Delta State University awarded degrees to 223 undergraduate students and 113 graduate students at the 92nd commencement on Friday, Dec. 7, 2018, in the Bologna Performing Arts Center.
“Today, graduates, you have reached a milestone, and we are very pleased to recognize your achievements,” declared Delta State President William N. LaForge, who led both the morning session, which honored undergraduate students from the Robert E. Smith School of Nursing and all graduate students, and the afternoon event, which celebrated undergraduates from the Colleges of Arts and Sciences, Business and Aviation, and Education and Human Sciences. “I urge you to view your college education as a trust that commits you to a lifetime of learning and service.”
Dr. Clifton Wingard, former chair of the Department of Mathematics and recipient last spring of the 2018 S. E. Kossman Teaching Award, the highest distinction a faculty member may be accorded at Delta State, delivered the keynote address. “Don’t forget the institutions and the people who helped you achieve this milestone,” remarked Wingard, who departed Delta State after 22 years to join the Mississippi School for Mathematics and Science in Columbus but who returned to campus to speak, upholding the Delta State tradition that the Kossman award winner address fall commencement graduates.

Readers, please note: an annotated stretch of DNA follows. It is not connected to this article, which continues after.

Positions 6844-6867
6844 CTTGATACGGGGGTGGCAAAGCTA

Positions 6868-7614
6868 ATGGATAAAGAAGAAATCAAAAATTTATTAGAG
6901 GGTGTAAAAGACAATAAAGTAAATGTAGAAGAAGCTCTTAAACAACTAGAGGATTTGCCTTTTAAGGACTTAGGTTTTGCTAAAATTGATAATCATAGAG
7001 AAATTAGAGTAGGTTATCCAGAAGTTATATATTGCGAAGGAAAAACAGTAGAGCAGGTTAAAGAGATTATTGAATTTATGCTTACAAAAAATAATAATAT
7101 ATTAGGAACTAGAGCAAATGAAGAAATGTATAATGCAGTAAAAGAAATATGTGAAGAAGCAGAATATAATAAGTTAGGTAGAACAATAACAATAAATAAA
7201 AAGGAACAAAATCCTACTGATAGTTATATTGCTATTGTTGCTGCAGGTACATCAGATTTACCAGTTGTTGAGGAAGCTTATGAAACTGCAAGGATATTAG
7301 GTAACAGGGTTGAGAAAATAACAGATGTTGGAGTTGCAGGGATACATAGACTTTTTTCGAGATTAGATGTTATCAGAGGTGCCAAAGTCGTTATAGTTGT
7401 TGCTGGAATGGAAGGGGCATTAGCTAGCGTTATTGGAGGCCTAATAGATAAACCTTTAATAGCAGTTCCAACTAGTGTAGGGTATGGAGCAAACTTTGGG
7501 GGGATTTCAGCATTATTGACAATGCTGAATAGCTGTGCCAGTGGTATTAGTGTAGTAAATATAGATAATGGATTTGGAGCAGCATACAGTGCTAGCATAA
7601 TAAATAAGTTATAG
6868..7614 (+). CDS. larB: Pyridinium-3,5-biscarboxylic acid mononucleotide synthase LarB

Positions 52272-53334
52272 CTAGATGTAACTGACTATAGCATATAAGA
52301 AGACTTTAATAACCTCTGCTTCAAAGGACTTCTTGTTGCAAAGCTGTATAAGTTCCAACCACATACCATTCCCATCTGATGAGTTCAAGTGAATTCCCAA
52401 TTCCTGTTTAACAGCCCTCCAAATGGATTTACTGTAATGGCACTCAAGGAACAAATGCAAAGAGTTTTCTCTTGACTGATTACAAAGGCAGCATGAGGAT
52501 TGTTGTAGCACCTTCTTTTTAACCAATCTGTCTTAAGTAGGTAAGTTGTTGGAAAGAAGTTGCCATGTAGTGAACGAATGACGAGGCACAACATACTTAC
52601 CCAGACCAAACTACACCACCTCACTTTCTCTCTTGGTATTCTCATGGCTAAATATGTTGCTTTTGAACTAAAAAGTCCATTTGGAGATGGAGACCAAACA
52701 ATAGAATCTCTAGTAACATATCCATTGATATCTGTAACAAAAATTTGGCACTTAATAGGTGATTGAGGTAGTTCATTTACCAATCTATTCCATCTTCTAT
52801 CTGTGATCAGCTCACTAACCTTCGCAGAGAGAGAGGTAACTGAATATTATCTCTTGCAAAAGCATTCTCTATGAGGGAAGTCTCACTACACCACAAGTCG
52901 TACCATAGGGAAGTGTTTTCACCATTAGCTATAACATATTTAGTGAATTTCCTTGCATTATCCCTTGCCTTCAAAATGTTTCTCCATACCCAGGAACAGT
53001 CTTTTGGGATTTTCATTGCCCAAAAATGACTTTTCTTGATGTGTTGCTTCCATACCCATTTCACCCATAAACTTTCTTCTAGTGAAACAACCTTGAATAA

University Mace Bearer, Athletic Director, and Assistant Professor of Health, Physical Education, and Recreation Ronnie Mayers received an honorary doctorate. A Delta State alumnus—B.S. in health, physical education, and recreation in 1974 and a master of education in physical education in 1975—he is retiring from Delta State at the end of the year after 42 years of service. Under his leadership as coach of the men’s and women’s swim and diving teams, Delta State produced 56 individual All-Americans and 21 Academic All-Americans; his teams made 15 NCAA Division II national championship appearances; and he was named New South Intercollegiate Swim Conference Coach of the Year 14 times. As athletic director, he oversaw numerous facility enhancements.
“It’s been a pleasure,” said a visibly moved Mayers, “and it’s a real honor.”
The 223 undergraduate degrees broke down as follows: College of Arts and Sciences, 79; College of Education and Human Sciences, 67; College of Business and Aviation, 42; School of Nursing, 35.
The 113 graduate degrees broke down as follows: College of Education and Human Sciences, 51; College of Business and Aviation, 38; College of Arts and Sciences, 22; School of Nursing, 2.
“This nation and the state of Mississippi need the benefit of the skills and learning you have acquired here,” concluded LaForge. “We send you into the world with our deep affection and wish for each of you the fullest measure of success.”
Graduates and their guests hugged and took selfies, casting warm light on the drizzly weather.